|Born:||June 15, 1976|
Didsbury, Alberta, Canada
|Hometown:||Grand Junction, CO|
|Residence:||Colorado Springs, CO|
|Olympics:||2004, 2000, 1996|
|Event(s):||Air pistol; Sport pistol|
From nearly retired ...
In Fall of 2006, Beki Snyder had all but retired from the world of competitive shooting. A then-three-time Olympian -- her best finish was a ninth-place in sport pistol in Sydney -- Snyder's career was certainly one with plenty of highs. Though she never got over the Olympic hump -- aside from the ninth-place finish, she was never higher than 19th in the four other Olympic events she competed in -- Snyder had won gold in both the 1999 Atlanta World Cup and 2000 Sydney Olympic Test Event in addition to multiple top-10 finishes.
... to revived
Despite "retiring," Snyder never gave up the sport entirely and had even competed this past November/December. But, it wasn't until the urging of her roommate, Christina Cassidy -- a 2000 Olympian -- that she decided to make an attempt at the trials. The trials are here in our backyard (in Colorado Springs); we might as well shoot them," said Snyder of Cassidy's reasoning. So, the duo went and shot. Cassidy finished a respectable third place, but it was Snyder who blew competition away. While her three qualification scores were about average in terms of world competition (e.g. her best qualification score of 380 would have been good enough for 25th at last year's world cup event in Munich), she was the only shooter to reach the century mark in the finals, and she did it twice. Snyder finished over 16 points ahead of the second-place finisher at the trials. To put that in perspective, the second-place shooter didn't even have a 16-point lead on the event's seventh-place finisher.
Hitting a snafu
There were consequences (albeit small ones) to Snyder's startling success. One, her mutt, Maggie, will be without her owner for an extended period of time. "My poor dog," Snyder said. "I don't know how she'll get on." Two, Snyder's employed by Elk Creek Technology Partners in Colorado Springs as a daily manager, and she was certainly concerned about taking off for five months, beginning in April, to train and compete. Though she wouldn't be gone for the entire five months, it's clear her schedule wouldn't be the same and she wondered at first how her employers and co-workers would react. "They think it's cool," Snyder said of her co-workers' reactions. And, as she excitedly put it, "I'm going to keep my job!"
To be Rocky or not to be Rocky, that is the question
A lover of sleeping in, Beki is now split as to how she needs to approach these coming months toward Beijing. A portion of her is happy with the newfound success her laid-back approach has gotten her, but part of her still wants to go at it full bore. "The past three Olympics, I was training five days a week up until fall of '06," Snyder said. "I haven't trained at all (compared to then). We maybe averaged shooting twice a week. Now I'm going to have to kick it up a notch. "I'm kind of torn. I've got the mentality I'm going to do what I can do," she said of her approach for the U.S. trials. "That (kind of thinking) might be helpful. Though, I feel like I should be up everyday at five and run the ‘Rocky' 20 miles. ... I'm kind of waffling."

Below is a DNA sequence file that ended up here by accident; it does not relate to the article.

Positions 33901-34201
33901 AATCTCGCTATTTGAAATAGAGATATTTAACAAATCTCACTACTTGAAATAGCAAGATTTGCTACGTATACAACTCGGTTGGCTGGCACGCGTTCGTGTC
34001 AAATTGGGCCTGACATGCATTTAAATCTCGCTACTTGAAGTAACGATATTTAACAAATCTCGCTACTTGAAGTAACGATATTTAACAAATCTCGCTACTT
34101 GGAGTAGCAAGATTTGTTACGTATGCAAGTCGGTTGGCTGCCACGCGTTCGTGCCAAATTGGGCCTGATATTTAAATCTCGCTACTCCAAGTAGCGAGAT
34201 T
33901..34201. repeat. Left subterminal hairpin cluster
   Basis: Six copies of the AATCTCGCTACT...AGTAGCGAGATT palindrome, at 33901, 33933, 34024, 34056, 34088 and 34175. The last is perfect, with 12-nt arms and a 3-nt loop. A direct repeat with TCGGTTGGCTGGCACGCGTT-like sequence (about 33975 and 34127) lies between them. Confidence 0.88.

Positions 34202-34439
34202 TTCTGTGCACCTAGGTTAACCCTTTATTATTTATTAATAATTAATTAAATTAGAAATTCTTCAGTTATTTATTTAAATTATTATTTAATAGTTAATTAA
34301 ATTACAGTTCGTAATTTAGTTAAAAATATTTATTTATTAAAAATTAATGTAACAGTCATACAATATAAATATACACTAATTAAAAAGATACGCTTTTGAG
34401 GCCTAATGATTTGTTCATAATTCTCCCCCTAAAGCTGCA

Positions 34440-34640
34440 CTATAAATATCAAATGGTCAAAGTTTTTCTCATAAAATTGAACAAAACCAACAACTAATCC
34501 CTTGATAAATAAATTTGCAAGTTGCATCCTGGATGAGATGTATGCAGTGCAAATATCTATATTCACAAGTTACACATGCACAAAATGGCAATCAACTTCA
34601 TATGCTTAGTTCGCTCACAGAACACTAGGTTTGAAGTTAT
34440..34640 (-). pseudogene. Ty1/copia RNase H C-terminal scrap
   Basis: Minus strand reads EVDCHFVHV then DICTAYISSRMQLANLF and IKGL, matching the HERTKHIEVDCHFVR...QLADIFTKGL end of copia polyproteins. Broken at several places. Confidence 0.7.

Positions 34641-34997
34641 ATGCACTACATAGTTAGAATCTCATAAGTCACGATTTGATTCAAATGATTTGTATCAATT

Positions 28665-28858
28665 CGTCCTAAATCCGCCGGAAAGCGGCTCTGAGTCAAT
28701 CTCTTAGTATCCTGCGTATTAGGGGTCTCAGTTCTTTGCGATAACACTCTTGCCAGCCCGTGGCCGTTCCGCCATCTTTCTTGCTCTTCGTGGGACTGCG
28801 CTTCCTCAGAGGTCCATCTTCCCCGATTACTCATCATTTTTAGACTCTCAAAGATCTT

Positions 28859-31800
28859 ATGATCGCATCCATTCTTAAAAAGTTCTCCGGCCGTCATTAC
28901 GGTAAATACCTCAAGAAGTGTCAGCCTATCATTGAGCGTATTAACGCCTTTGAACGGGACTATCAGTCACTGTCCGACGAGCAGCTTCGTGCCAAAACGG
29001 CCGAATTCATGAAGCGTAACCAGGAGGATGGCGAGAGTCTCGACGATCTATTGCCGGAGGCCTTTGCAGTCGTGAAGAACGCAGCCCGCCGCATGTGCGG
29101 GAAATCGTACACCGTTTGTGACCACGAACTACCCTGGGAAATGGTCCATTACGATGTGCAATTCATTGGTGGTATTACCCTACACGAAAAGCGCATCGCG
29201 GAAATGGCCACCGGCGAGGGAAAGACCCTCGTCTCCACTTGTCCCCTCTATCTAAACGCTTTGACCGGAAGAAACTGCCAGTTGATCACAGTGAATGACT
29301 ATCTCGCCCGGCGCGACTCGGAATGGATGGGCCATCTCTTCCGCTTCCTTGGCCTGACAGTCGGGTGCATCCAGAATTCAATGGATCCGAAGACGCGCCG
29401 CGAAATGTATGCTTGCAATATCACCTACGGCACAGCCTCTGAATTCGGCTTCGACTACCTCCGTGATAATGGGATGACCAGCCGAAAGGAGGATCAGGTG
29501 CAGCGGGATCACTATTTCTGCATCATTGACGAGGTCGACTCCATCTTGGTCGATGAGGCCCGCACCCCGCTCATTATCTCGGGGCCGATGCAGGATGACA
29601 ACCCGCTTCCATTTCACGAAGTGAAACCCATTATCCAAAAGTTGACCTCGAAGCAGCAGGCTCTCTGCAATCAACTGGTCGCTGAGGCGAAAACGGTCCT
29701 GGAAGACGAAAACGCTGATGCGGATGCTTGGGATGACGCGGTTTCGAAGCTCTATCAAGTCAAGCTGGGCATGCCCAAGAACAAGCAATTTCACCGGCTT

A lighter load to an Olympic career
Though her father shot a conventional pistol, Beki and her brother each started shooting rifle -- she started when she was 12. That was until she got to a competition at Colorado Springs and saw the pistol shooters. The scene of the junior shooters firing pistols wasn't enough to inspire her switch until she saw them walking away from competition. "I saw they don't have to haul as much as (rifle shooters)," Snyder said, and by age 14 she made the switch to the more-compact pistol.
Redefining a "thrilling experience"
Snyder made the overseas team in 1994 to compete in the Junior World Championship, but in 1995, she got her first taste of professional action by making the U.S. World Cup team. Her first event was in Hiroshima, Japan. She and her teammates left from Alaska, and had to turnaround mid-flight as their plane lost three engines. "It was exciting," she said, laughing.
Working at not having to work at something
As a veteran of three Olympics, Snyder knows what has worked and what hasn't worked. One thing she's quite adamant about. "I've worked on not having a routine," she says, noting that if one thing goes wrong with a "routine" then that throws off too much. "I like to use my 10-minute prep time that they have to give you," as the only preparation. She also chooses to shoot blindly when dry-firing, saving any aiming for the actual competition.
A second task
At May's smallbore Trials in Ft. Benning, Ga., Snyder won the sport pistol competition and will be teamed with American Libby Callahan in the event. Her sport pistol win also gave Brenda Shinn an Olympic berth in air pistol.
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